What Is Prison Psychiatry?

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  • Written By: Lainie Petersen
  • Edited By: Melissa Wiley
  • Last Modified Date: 08 August 2019
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Prison psychiatry is a medical specialization that focuses on the mental health needs of people who are incarcerated. Depending on the facilities in which they work, prison psychiatrists may assume responsibility for evaluating the mental state of inmates and prescribing medication as well as other treatment for the alleviation of psychiatric symptoms. In some cases, providing therapy may also be a part of prison psychiatry, although therapy is more likely to be provided by counselors and clinical social workers rather than psychiatrists. In some cases, prison psychiatry may be a part of a rehabilitation plan for an inmate, particularly in situations where the inmate has known psychiatric issues prior to entering prison and a judge orders the inmate to comply with a treatment plan.

Psychiatry is the branch of medicine that focuses on evaluating and treating the mental state of its patients. Psychiatrists are medical doctors who complete an extensive residency in psychiatry and who are trained in diagnosing mental illnesses, providing therapy, and prescribing psychiatric medications. As many people in prison have or develop mental illnesses, prison psychiatry is necessary for the protection of inmates and prison staff and is often a crucial aspect of the rehabilitation process.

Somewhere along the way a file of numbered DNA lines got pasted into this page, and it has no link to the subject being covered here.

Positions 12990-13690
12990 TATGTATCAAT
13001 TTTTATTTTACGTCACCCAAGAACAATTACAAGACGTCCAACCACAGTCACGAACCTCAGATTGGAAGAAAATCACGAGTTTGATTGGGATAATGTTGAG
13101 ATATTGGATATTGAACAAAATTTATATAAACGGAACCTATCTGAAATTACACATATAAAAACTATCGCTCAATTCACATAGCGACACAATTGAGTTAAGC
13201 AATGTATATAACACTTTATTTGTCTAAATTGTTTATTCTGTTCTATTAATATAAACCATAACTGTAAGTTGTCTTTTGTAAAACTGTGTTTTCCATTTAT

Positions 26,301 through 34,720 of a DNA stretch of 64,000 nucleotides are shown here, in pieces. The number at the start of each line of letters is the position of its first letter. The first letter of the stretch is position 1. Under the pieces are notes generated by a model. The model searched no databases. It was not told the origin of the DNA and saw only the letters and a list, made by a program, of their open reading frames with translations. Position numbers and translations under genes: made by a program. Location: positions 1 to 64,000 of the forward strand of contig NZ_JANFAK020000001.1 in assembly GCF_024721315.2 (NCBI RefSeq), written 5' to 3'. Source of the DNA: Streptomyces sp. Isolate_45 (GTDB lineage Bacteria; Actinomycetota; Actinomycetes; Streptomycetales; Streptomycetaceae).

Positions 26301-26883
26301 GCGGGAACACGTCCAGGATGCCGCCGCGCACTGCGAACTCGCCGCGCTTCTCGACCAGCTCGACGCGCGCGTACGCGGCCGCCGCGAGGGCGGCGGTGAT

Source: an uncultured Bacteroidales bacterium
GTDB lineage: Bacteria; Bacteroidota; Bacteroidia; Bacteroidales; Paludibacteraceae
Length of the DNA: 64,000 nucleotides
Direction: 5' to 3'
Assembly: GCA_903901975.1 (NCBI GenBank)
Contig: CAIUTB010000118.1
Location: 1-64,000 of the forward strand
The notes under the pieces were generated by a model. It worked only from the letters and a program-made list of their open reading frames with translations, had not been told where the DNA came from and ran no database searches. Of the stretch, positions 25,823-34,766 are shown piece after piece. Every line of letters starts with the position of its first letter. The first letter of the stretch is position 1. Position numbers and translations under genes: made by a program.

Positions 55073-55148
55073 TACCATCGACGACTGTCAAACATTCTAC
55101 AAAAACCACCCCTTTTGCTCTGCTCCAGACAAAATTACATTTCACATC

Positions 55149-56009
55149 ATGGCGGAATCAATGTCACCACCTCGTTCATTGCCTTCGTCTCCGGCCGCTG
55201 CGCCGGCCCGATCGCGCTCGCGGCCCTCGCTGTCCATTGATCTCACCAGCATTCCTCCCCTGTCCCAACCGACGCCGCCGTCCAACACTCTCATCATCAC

The availability of prison psychiatry will vary between correctional institutions. In some cases, a prison psychiatrist may have limited interactions with inmates and may act primarily as a consultant to the prison's providers of primary health care. In other places, the psychiatrist may get more involved with inmates, particularly in a situation where an inmate is severely mentally ill or requires ongoing adjustments to his medication regimen. In some cases, prison may be the first time that an inmate has access to psychiatric care and is required to comply with a medication regimen. This can bring about significant changes in an inmate's mental state, which should be monitored by mental health professionals to maximize the chances of effective, ongoing treatment.

In some cases, practitioners of prison psychiatry will be expected to evaluate the behavior of an inmate whose sanity is in doubt or who may soon be transferred to another prison or even released into society. In such cases, the psychiatrist will typically work with prison guards and others who routinely work with the inmate to develop an understanding of the inmate's level of functioning. Depending on the circumstances, the psychiatrist may be able to recommend a plan for ongoing mental health care even after the inmate leaves the facility.


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